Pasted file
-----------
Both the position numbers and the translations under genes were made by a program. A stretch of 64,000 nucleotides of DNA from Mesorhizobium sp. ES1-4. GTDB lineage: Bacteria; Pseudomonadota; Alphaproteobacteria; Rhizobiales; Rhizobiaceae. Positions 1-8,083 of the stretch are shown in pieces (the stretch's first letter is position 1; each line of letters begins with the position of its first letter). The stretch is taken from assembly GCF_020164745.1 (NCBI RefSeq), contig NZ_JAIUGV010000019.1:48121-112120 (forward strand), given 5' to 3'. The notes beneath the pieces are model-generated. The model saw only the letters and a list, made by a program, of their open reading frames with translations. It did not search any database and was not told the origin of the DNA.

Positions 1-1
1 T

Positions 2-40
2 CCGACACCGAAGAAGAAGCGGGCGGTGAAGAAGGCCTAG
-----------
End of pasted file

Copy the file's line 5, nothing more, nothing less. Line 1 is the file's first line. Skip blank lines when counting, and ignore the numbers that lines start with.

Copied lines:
2 CCGACACCGAAGAAGAAGCGGGCGGTGAAGAAGGCCTAG